83% of the world’s population identifies with a religion. However, there is no religious root older than 6,000-8,000 years. How did religion form and why is it so prominent today?
What is “Religious”?
Religion likely developed from hope and wishful thanking. Believing in the unlikely, the things without material evidence, is a regular part of human existence.
The emergence of religion is also due to the fact that humans are both transactional and transcendent beings. We are transactional beings because our experiences are based upon interactions with others. We are also transcendent because our interactions are governed by the roles, rules, and laws of society that we have conjured up and decided upon. These interactions surpass the material; they involve our expectations and rituals that come from our imagination. Our transactional and transcendent natures appear in our evolutionary history, and likely led to the formation of religion.
Evidence for religion is difficult to find because all the material things we see in current religions were not present 5,000+ years ago. No researchers can be certain as to whether the items they find were used for religious purposes or not.
The Sense of Identity
Anthropologists Candance Alcorta and Richard Sosis identify four patterns that appear in most forms of we call religion:
- Belief in supernatural agents and counterintuitive concepts
- Communal participation in religious ritual
- Separation of the sacred and the secular (ex: holy water is not sacred until after a ritual is performed)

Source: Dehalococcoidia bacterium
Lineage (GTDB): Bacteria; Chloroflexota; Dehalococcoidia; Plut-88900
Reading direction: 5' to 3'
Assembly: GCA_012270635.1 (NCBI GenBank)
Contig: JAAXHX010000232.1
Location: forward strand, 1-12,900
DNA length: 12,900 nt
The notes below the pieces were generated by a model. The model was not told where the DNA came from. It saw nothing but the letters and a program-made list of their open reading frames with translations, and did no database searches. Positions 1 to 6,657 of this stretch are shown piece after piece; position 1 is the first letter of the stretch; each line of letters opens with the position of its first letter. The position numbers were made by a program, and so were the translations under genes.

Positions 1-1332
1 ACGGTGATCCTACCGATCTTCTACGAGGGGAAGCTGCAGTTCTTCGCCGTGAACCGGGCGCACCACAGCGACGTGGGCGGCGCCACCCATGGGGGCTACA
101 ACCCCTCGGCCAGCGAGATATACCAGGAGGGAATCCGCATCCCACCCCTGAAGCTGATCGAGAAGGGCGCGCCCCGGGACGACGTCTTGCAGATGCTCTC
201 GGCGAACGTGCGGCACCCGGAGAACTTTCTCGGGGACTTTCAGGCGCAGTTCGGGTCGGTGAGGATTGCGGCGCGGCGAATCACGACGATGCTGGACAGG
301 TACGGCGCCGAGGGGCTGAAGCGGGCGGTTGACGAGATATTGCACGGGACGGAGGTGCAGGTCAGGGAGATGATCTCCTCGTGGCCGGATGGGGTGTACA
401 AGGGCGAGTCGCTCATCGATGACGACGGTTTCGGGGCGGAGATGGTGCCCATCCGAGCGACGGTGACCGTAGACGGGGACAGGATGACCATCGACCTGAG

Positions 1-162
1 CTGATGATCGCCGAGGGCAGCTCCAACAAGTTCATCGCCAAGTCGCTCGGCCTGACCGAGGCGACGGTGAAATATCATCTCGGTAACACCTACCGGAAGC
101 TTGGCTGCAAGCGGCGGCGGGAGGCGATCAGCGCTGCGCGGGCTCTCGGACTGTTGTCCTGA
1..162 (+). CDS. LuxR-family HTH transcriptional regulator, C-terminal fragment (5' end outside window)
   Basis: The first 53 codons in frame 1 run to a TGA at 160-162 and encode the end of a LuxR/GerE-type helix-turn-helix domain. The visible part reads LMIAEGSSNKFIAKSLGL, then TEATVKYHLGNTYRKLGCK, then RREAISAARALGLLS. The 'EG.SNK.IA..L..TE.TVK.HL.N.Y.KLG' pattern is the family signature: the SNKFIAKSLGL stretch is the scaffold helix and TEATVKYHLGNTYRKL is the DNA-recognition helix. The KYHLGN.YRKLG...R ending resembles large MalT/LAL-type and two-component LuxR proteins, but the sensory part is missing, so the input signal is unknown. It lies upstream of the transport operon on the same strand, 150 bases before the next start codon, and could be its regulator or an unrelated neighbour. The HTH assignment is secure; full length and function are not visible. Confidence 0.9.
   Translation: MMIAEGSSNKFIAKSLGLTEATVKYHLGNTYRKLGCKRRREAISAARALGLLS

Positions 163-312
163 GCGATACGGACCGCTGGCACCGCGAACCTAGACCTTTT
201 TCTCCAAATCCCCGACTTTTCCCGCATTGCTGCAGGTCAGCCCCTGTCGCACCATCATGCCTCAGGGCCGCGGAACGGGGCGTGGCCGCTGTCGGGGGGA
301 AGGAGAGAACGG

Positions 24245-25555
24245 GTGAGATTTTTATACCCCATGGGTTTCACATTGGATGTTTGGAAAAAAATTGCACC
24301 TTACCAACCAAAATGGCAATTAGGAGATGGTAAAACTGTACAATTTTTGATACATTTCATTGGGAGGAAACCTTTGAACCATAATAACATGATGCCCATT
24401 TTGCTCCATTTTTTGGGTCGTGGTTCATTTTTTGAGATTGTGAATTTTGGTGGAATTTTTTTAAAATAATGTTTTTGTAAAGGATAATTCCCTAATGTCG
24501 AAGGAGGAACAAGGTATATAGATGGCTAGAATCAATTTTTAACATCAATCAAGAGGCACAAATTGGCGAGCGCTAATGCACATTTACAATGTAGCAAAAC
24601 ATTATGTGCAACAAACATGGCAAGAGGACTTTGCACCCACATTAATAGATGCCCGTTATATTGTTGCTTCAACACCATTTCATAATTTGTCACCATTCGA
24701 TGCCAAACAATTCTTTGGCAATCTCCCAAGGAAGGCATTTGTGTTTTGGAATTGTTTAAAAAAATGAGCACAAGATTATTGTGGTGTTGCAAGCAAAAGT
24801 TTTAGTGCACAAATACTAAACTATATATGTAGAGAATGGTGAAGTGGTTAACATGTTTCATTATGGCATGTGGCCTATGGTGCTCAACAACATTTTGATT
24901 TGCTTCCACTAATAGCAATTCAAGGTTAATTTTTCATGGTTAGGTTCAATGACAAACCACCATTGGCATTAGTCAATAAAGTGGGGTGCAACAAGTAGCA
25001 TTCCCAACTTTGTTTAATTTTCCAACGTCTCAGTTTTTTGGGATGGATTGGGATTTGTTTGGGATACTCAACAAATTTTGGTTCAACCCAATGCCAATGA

- Religion has to be learned
Evidence of Religious Experience
40,000-100,000 years ago, certain trinkets and symbols begin to appear. Ochre and pigments are first used and elaborate figurines and necklaces were created. Cave paintings, graphic art, and bone carvings were made as well. Although it is unclear as to weather these were religious or not, they likely had some symbolic meaning. 10,000-20,000 years ago, people painted in very dark and dangerous regions of caves. Some scientists have supposed that these paintings were done for some sort of ritual, but there is no way to prove this hypothesis.
The concept of religion we have today was due to great amounts of cooperation and collaboration. Humans created meaning out of meaningless concepts and objects and developed a figurative language. Imagination and the ability to share imagination led to story-telling, which eventually led to the development of religion.
One way in which researchers could differentiate the religious from the secular was through burials. Between 50,000-150,000 years ago, burials were performed in Croatia, Israel, France, and Iraq. The dead were found in deep pits with items such as antlers and shells. After the creation of villages and towns 8,000-14,000 years ago, there is clear evidence for items being used in symbolic ways in living spaces. In sites such as Catalhoyuk, shrines and alters have been identified from 8,000-9,000 years ago.
The Road to the Big God(s)